UPDATE (7/4/19, 10:35 a.m. ET): AMC is now assuring fans of The Walking Dead that the show will not be affected by the surprise end to the comics upon which it is based (however loosely, at this point). In a statement to The Wrap, the network said, "This extraordinary comic created a world that already lives in multiple forms, and in the hearts and minds of millions of fans around the world, and will for many years to come."


PREVIOUSLY (7/3/19 10:40 a.m. ET): After last month's shocking death of Rick Grimes, this month's issue of The Walking Dead comic has done something even more shocking: end. According to ComicBook.com, Robert Kirkman's tremendously lucrative comic series that serves as the source material for AMC's The Walking Dead is over, with no advance warning, with Issue #193, out Wednesday, bringing the story that started in 2003 to an end.

The issue flashes forward decades after the death of Rick Grimes to show a rebuilt, thriving society in which walkers are no longer an active threat. It focuses on Carl Grimes (who's dead on the show), who's on trial for killing a walker that "belonged" to Hershel Rhee (who's still a baby on the show), and his journey to get back to his family. The Hollywood Reporter has a detailed breakdown of what happens in the issue.

"I hate knowing what's coming," Kirkman wrote in the Letter Hacks section of Issue #193, which leaked on Reddit. "As a fan, I hate it when I realize I'm in the third act of a movie and the story is winding down. I hate that I can count commercial breaks and know I'm nearing the end of a TV show. I hate that you can feel when you're getting to the end of a book, or a graphic novel. Some of the best episodes of Game of Thrones are when they're structured in such a way and paced to perfection so your brain can't tell if it's been watching for 15 minutes or 50 minutes ... and when the end comes ... you're stunned.

"I love long movies for that very reason. You lose track of time because you went in convinced that you're going to be there for a long time, but the story moves at such an entertaining and engaging pace that by the time the movie's wrapping up ... you can't believe it's already over. Surprise, it's over! All I've ever done, all a creator can really do ... is tailor-make stories to entertain themselves, and hope the audience feels the same way. That's all I've ever been doing ... and it seems to work most of the time."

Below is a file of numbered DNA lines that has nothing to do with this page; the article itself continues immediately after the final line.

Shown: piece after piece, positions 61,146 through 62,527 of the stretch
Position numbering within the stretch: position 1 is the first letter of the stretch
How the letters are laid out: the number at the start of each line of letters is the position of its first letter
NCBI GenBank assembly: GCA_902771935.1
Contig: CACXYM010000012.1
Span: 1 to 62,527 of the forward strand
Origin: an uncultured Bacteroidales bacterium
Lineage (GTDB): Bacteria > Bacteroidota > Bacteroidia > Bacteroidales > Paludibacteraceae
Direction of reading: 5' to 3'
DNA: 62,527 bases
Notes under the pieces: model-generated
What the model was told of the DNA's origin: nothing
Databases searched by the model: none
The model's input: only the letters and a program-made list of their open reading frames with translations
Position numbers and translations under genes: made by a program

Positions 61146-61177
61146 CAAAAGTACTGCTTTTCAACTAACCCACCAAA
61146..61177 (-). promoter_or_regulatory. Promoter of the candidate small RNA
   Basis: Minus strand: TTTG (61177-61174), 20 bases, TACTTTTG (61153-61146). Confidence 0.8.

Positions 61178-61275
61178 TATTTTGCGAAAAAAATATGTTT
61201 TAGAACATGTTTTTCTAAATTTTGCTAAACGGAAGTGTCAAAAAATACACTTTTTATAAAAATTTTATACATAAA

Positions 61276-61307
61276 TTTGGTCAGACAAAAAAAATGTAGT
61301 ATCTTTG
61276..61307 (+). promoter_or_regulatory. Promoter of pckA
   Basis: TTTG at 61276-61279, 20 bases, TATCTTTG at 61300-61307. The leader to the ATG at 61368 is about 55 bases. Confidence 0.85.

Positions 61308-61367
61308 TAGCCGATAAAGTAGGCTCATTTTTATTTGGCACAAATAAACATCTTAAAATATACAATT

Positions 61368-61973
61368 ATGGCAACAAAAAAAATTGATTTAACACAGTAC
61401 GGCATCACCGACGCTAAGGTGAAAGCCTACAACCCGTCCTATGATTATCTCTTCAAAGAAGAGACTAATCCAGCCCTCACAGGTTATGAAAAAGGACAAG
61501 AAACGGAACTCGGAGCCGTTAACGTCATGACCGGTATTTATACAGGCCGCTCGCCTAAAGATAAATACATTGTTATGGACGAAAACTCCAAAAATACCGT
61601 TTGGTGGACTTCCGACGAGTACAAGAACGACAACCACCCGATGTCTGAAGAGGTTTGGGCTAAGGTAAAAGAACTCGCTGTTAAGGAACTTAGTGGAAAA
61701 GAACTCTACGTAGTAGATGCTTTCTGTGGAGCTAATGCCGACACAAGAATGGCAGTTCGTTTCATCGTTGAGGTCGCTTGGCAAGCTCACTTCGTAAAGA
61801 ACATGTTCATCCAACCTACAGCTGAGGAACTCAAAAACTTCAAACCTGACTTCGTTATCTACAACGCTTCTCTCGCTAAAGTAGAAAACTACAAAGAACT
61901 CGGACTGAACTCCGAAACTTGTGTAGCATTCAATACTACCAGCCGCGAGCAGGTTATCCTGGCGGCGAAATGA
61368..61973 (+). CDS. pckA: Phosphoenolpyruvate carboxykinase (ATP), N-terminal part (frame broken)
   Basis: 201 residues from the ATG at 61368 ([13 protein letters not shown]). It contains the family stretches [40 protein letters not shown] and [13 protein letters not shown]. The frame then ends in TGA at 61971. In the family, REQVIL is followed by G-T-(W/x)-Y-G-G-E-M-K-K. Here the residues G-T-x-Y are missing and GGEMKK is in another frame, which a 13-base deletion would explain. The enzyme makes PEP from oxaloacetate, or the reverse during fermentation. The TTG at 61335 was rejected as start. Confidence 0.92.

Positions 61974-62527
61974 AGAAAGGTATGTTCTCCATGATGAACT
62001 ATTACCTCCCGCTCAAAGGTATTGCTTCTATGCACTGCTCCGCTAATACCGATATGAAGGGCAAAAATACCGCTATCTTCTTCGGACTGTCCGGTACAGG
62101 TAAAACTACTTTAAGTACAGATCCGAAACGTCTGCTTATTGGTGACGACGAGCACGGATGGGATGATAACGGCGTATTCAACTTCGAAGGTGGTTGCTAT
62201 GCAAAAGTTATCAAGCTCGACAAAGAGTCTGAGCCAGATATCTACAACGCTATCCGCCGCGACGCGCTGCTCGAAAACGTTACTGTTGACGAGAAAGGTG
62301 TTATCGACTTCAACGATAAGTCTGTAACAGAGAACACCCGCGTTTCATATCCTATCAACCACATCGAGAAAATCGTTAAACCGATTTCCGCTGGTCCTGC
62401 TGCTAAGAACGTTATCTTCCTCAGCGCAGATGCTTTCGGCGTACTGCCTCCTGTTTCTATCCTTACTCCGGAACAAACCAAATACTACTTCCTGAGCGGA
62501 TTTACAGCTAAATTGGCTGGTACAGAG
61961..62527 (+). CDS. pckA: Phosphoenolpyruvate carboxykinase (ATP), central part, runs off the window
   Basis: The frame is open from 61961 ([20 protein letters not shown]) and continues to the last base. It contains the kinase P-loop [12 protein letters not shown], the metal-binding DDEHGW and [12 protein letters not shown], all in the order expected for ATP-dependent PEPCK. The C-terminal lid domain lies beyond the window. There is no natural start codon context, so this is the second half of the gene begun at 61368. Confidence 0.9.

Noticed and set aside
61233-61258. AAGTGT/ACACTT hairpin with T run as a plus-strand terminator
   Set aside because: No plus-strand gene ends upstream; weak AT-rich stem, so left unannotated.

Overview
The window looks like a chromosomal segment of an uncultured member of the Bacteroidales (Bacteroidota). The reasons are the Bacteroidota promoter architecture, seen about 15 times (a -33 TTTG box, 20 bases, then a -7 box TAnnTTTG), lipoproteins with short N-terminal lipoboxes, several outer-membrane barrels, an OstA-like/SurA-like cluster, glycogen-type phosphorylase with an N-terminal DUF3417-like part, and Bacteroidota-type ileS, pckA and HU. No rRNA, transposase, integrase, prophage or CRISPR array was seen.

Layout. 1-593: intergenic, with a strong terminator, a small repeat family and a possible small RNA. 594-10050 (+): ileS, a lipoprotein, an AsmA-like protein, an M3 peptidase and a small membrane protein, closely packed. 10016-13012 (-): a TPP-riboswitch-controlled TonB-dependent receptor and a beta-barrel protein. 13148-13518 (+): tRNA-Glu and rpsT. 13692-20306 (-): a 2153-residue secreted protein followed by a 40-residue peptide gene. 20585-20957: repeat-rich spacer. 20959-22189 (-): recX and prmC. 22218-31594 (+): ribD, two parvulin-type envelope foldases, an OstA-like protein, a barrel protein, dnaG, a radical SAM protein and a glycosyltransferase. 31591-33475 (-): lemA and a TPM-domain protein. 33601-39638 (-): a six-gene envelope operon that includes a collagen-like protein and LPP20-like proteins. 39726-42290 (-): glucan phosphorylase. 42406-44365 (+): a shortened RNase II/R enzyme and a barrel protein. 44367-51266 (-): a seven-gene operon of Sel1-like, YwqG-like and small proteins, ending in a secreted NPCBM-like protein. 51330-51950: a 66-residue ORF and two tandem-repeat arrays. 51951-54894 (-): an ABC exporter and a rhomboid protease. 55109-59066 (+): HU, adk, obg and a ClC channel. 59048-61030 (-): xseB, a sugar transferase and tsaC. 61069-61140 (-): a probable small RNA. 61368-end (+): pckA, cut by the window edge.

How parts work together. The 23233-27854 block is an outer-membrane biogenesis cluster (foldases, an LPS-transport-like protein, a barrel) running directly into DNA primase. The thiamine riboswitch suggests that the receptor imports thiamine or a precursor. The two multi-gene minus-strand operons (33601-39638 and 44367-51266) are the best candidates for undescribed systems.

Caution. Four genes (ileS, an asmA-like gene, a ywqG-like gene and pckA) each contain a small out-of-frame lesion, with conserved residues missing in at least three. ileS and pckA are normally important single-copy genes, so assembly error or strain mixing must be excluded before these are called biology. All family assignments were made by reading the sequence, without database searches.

The Walking Dead's Connie Was the Best Newcomer of the TV Season

So what does this mean for AMC's The Walking Dead, which will return for Season 10 in the fall? Honestly, probably not much, beyond reminding us that everything is finite and The Walking Dead will end someday. The show is currently adapting somewhere around Issue #150, so it has some time before the source material runs out, though it looks like the Ohio storyline that emerges around Issue #169 may get adapted into the Rick Grimes movies, since there are some parallels between the Commonwealth and the helicopter people who took him in Season 9. In that case, The Walking Dead will probably run out of source material to adapt after Season 10. But then chief content officer Scott Gimple and showrunner Angela Kang and their writers will just come up with original material. The show has never been completely beholden to the comics anyway. It always gets "remixed," with storylines happening with different characters and different deaths and in different order, etc. When the show does end, whenever that may be, it will be different than the comic.

In any case, AMC's franchise will soldier on, with the mothership show, Fear the Walking Dead, the untitled third series, and the Rick Grimes TV movie trilogy with Andrew Lincoln all in various stages of their lifespan.

The Walking Dead returns to AMC in the fall. Previous seasons are available to stream on Netflix.

<p>Norman Reedus and Andrew Lincoln, <em>The Walking Dead</em> </p>

Norman Reedus and Andrew Lincoln, The Walking Dead